National Minimum Wage Regulations

The following details with regards to National Minimum Wage Regulations have come to our attention recently. So we decided that maybe publishing the details we have found may help contractors keep an eye on anything on their wage slips that could be out of the ordinary.

The weekly payslip, we were sent detailed the following:

Payments Basic Pay: £228.00
Expenses: £653.46
Holiday: £131.04

PAYE Tax: £43.00
National Insurance: £26.46
NI Adjustment & Fee: £175.18
This Period Total Gross Pay: £1,012.50

Gross for Tax: £359.04
Earning for NI: £359.00
Payment Period: Weekly

The facts we know: The nurse knows for a fact that the nursing agency paid her umbrella company £15,543 gross for her services during the time she was working for them. However, the P45 subsequently showed £3,646.17 and tax paid of £422!!

Under Investigation by HMRC

So let’s take a look at why this could leave you, the contractor, under investigation by HMRC?

Well what is described is yet one more example of an Umbrella Company putting itself and its employees at risk of an HMRC investigation because what is shown is a breach of the National Minimum Wage legislation. But what is more worrying and would potentially set the HMRC antenna twitching would be the excessive £653.46 expenses. These are unlikely to be receipted and/or incurred wholly, exclusively and necessarily in the performance of the work.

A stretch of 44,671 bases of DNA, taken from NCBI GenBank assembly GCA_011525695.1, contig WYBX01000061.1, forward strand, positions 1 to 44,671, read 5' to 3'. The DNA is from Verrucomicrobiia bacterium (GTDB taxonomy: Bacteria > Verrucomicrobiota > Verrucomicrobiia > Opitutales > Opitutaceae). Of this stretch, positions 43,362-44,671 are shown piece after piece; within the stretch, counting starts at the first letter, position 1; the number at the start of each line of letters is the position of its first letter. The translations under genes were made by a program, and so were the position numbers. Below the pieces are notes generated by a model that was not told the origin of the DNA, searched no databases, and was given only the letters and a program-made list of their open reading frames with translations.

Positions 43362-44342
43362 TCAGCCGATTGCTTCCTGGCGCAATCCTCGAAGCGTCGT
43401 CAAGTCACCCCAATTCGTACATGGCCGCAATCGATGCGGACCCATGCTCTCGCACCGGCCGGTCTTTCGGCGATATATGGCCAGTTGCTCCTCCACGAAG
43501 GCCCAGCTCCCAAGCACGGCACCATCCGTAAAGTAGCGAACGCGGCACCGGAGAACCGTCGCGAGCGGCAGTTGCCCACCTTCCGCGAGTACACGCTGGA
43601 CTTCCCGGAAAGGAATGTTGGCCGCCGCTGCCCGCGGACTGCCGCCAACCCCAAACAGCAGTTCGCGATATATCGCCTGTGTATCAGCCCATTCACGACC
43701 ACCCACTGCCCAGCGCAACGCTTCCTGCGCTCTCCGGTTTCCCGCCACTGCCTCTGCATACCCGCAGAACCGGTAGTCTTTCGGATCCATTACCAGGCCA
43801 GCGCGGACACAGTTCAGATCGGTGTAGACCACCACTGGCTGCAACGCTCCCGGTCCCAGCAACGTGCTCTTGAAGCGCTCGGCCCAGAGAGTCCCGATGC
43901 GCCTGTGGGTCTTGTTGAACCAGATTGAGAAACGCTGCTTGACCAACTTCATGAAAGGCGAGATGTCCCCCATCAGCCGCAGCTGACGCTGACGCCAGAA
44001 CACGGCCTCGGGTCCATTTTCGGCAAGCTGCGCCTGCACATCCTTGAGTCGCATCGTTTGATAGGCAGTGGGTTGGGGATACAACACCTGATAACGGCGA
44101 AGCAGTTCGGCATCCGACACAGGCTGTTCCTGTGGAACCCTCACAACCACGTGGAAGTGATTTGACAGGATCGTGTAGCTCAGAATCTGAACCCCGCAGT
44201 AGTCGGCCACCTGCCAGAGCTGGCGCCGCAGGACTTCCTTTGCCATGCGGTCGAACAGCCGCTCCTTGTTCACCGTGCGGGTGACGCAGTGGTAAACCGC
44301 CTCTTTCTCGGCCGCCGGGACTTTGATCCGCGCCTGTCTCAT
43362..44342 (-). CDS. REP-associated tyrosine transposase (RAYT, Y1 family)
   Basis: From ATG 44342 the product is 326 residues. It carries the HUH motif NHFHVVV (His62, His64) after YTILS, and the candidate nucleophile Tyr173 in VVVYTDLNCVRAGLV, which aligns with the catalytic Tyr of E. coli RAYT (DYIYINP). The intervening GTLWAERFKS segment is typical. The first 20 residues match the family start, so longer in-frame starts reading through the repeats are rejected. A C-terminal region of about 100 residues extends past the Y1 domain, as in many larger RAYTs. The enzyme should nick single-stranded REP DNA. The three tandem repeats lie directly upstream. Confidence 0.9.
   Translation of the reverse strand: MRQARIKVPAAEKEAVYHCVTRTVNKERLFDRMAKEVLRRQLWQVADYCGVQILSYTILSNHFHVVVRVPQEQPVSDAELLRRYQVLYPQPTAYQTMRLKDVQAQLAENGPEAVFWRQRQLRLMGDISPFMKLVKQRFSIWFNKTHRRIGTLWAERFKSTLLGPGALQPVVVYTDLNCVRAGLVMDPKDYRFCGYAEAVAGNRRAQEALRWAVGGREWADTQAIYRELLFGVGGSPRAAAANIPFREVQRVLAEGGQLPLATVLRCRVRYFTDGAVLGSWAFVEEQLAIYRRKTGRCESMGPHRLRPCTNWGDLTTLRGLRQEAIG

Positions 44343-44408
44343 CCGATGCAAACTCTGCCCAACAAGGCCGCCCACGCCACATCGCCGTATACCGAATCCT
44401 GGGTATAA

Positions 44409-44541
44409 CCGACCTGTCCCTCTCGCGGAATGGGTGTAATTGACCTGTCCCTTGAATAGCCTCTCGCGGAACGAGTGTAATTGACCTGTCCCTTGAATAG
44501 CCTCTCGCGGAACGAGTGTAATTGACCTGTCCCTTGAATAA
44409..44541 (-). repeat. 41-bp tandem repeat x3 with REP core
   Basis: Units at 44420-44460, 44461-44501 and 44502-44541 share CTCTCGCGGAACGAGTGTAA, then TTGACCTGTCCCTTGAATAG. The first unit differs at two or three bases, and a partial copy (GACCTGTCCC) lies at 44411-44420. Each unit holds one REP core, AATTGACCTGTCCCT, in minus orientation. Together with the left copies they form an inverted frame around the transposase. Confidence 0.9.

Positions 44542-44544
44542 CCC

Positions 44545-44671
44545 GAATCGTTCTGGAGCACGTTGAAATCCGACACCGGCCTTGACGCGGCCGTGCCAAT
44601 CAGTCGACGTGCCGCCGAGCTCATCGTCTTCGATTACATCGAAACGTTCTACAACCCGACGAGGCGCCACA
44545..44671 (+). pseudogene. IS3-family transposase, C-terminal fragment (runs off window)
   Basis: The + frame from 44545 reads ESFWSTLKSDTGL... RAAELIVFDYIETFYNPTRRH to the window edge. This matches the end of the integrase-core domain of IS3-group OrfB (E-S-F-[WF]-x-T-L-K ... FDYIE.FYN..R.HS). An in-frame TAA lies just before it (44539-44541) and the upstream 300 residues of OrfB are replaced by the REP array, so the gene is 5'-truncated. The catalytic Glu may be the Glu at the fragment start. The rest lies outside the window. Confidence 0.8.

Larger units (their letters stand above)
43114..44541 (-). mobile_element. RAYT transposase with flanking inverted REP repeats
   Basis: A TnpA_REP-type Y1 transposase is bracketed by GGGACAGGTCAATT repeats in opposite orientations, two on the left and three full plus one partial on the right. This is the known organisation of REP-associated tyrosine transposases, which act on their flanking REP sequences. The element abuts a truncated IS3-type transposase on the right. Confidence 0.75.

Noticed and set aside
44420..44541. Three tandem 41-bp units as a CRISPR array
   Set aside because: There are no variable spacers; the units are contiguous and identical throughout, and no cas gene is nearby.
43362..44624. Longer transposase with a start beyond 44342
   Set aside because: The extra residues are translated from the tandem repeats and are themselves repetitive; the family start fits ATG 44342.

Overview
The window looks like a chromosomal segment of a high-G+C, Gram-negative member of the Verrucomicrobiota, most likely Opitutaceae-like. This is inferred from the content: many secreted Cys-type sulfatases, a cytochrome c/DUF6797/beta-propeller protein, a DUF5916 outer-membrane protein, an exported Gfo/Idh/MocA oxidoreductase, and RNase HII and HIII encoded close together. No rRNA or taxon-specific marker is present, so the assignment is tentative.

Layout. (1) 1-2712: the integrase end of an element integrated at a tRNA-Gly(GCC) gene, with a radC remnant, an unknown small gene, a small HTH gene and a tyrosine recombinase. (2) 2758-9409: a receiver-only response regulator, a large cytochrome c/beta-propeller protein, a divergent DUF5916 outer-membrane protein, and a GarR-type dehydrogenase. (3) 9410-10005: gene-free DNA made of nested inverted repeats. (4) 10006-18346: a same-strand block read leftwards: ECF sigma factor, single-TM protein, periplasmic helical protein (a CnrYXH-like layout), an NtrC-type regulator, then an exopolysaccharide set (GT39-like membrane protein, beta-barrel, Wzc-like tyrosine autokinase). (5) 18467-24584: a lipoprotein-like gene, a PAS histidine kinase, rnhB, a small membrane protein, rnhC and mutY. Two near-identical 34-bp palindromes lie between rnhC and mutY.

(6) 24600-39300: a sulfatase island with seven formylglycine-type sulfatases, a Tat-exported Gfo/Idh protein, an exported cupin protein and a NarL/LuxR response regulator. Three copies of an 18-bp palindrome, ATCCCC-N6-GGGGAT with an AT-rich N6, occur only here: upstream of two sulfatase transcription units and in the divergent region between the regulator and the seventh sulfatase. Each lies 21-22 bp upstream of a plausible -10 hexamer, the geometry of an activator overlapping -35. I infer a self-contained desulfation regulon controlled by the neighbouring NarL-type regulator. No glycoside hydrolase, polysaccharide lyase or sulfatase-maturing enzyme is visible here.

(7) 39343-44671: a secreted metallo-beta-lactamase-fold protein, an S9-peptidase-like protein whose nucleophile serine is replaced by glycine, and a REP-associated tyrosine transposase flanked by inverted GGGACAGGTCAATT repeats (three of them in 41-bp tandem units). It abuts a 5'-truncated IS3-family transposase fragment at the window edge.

We are aware that some Umbrella Companies have been paying their employees a salary below minimum wage and then making up the difference with travel and/or subsistence expenses. The processed expenses would reduce the amount of tax and NI payable which would mean that the employee would see nothing unusual about their take home pay. Unfortunately it was not uncommon for unscrupulous Umbrella Companies to process expenses for costs which had not actually be incurred which would then also put the employee at risk of future tax liabilities.

National Minimum Wage

HMRC issued regulations concerning the National Minimum Wage, which came into force from January 2011. They have determined that Benefits in Kind do not count towards National Minimum Wage Pay. This means that Umbrella Companies are no longer able to include them in their calculations. The Benefits in Kind include meals, fuel, medical insurance; luncheon vouchers and child care vouchers.

HMRC has also announced a stark warning on this subject stating; that they are “aware of ‘schemes’ that Umbrella Companies are using to avoid paying National Minimum Wage” and have stated quite clearly that they view them as unlawful and will take action accordingly.

These schemes include:
Paying subsistence expenses (usually in the form of a daily allowance)
instead of travel expenses
Classifying workers as Directors
Holiday Pay
Adjustments under recording hours worked

If any of these ‘tax saving’ schemes are offered to you, we suggest that you decline politely or become at risk of future tax liabilities.